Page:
Ramadan – A guide for non-Muslim Australians
Ramadan is a significant month in the Islamic calendar. Here’s a guide to Ramadan for non-Muslim Australians:
What is Ramadan?
Ramadan is the ninth month of the Islamic calendar. It is a time of spiritual reflection, increased devotion, worship and acts of charity.
Muslims believe that Ramadan is the month during which the Quran was first revealed to the Prophet Muhammad.
Fasting during Ramadan is one of the Five Pillars of Islam and is obligatory for all healthy, adult Muslims.
The Five Pillars of Islam are the five basic acts of worship that are considered mandatory for all Muslims to follow. They are:
- Shahada: The declaration of faith. Muslims must declare their faith in one God (Allah) and that Prophet Muhammad is the last messenger of God.
- Salat: The performance of ritual prayer five times a day, facing towards the Kaaba in Mecca.
- Zakat: The giving of alms or charity to the poor and needy. Muslims are required to give a portion of their wealth, typically 2.5%, to those in need.
- Sawm: The observance of fasting during the holy month of Ramadan, where Muslims fast from dawn until sunset for the entire month.
- Hajj: The pilgrimage to the holy city of Mecca, at least once in a Muslim’s lifetime if they are physically and financially able to do so.
The Five Pillars of Islam represent the foundation of Muslim faith and practice, and serve as a guide for Muslims to lead a moral and ethical life.
When does Ramadan occur?
Ramadan occurs on a different date each year, as it follows the lunar calendar. In Australia, Ramadan is usually observed during the summer months. This year, Ramadan began at sunset yesterday.
What are the rules of Ramadan?
- Fasting: Muslims fast from dawn until sunset during the month of Ramadan. This means abstaining from food, drink, smoking, and intimate relations from sunrise to sunset.
- Intention: Muslims must have the intention of fasting before dawn each day.
- Exemptions: There are certain exemptions from fasting, including for children, the elderly, pregnant and breastfeeding women, and people who are ill or travelling.
- Breaking the fast: The fast is broken each day at sunset with a meal called Iftar. Muslims are encouraged to break their fast with dates and water before eating a full meal.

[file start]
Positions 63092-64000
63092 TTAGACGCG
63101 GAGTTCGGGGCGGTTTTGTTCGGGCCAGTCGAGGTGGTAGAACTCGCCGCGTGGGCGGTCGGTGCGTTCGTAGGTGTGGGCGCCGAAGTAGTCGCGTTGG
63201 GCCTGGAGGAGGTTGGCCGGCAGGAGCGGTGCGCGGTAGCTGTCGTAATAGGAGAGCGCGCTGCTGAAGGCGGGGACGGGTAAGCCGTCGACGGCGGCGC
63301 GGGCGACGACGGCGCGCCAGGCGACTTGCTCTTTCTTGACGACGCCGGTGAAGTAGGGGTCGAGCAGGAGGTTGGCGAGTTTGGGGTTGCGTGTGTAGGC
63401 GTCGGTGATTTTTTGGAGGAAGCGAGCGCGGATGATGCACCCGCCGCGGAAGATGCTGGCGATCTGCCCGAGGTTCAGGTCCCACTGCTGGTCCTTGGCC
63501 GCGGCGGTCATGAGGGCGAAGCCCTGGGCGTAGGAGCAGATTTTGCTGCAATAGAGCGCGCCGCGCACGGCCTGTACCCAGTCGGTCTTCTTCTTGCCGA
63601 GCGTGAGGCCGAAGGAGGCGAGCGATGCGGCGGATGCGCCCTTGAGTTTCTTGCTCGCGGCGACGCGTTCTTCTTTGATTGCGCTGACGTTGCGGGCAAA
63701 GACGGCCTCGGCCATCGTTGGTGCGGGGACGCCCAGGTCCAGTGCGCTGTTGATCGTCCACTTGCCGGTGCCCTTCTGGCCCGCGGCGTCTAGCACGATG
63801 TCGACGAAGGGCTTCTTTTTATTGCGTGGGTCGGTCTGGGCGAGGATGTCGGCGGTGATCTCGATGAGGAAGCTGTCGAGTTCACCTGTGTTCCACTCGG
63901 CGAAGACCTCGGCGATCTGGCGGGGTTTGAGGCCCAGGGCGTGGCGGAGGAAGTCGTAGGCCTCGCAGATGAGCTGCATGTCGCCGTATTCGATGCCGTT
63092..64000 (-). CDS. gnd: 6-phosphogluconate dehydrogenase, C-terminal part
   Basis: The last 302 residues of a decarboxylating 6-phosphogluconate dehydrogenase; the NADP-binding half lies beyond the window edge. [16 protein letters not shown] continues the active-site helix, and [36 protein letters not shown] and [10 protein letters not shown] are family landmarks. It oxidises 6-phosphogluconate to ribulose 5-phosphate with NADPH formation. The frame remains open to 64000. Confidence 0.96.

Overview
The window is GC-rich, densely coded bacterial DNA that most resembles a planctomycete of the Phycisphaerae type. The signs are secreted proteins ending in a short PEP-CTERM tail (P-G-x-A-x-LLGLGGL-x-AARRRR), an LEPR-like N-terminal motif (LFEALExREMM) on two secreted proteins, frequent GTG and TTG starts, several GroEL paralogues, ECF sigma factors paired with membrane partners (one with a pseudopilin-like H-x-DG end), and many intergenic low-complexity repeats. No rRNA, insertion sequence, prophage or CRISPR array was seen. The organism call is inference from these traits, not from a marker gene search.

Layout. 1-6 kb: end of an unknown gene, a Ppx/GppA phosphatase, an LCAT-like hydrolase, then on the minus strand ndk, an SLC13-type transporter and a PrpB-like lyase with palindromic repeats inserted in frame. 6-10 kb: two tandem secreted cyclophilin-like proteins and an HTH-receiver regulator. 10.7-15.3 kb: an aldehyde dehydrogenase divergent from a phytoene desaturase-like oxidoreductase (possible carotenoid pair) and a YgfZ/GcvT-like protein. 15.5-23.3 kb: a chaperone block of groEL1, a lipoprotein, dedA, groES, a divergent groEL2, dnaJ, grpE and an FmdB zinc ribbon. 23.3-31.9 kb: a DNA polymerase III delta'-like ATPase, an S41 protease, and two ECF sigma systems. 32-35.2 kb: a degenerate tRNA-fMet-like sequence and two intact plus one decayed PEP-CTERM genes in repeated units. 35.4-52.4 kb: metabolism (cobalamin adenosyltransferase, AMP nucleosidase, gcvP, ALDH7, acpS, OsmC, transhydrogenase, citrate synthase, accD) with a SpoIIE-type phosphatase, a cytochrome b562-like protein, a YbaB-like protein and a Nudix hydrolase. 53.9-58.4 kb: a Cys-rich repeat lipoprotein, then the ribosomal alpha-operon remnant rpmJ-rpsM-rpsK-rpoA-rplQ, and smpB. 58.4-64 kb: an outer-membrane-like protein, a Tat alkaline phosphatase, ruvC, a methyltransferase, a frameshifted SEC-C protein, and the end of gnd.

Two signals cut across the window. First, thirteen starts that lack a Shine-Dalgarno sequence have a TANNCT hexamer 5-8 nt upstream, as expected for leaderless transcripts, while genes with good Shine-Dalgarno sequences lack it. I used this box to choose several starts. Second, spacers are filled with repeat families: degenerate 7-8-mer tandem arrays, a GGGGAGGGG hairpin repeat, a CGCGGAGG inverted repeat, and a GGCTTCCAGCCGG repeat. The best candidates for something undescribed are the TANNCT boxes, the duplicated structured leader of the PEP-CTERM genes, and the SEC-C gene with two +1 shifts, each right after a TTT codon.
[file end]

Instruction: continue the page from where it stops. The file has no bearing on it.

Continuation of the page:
- Prayer: Muslims are encouraged to increase their prayer and devotion during Ramadan, with extra prayers called Taraweeh offered after the nightly Isha prayer.
- Charity: Ramadan is also a time for acts of charity and giving, with many Muslims giving Zakat (obligatory charity) or Sadaqah (voluntary charity) during the month.
- Reading the Quran: Many Muslims also aim to read the entire Quran during Ramadan, with extra emphasis placed on its recitation and understanding.
- Personal conduct: Muslims are encouraged to use Ramadan as a time for personal reflection and self-improvement, with a focus on avoiding negative behaviours such as gossip, lying, and anger. It’s important to note that the rules of Ramadan may vary slightly depending on cultural or regional practices, and that Muslims follow these rules out of their own personal faith and commitment to Islam.
What is fasting in Ramadan?
During Ramadan, Muslims fast from dawn until sunset, which means abstaining from food, drink, smoking, and intimate relations. The fast is broken each day at sunset with a meal called Iftar.
How can you support your Muslim friends and colleagues during Ramadan?
Here are a few ways you can show your support:
- Be mindful of scheduling meetings or events during the month of Ramadan, as your Muslim colleagues may be fasting and may need to take time off for prayer or to break their fast.
- If you’re sharing a meal with a Muslim friend or colleague during Ramadan, be considerate and wait until after sunset to eat or drink.
- Be understanding if your Muslim friend or colleague seems tired or irritable during the month of Ramadan, as fasting can be physically and emotionally challenging.
Can non-Muslims fast during Ramadan?
Non-Muslims are not required to fast during Ramadan, but some choose to fast as a sign of respect or solidarity with their Muslim friends and colleagues.
If you do choose to fast, be sure to consult with a doctor first, especially if you have any health concerns.
What is Eid al-Fitr?
Eid al-Fitr is the celebration that marks the end of Ramadan. It is a joyous occasion, and Muslims around the world celebrate with prayer, feasting, and spending time with family and friends.
If you have Muslim friends or colleagues, it’s a great opportunity to wish them, “Happy Eid” and join in the celebration.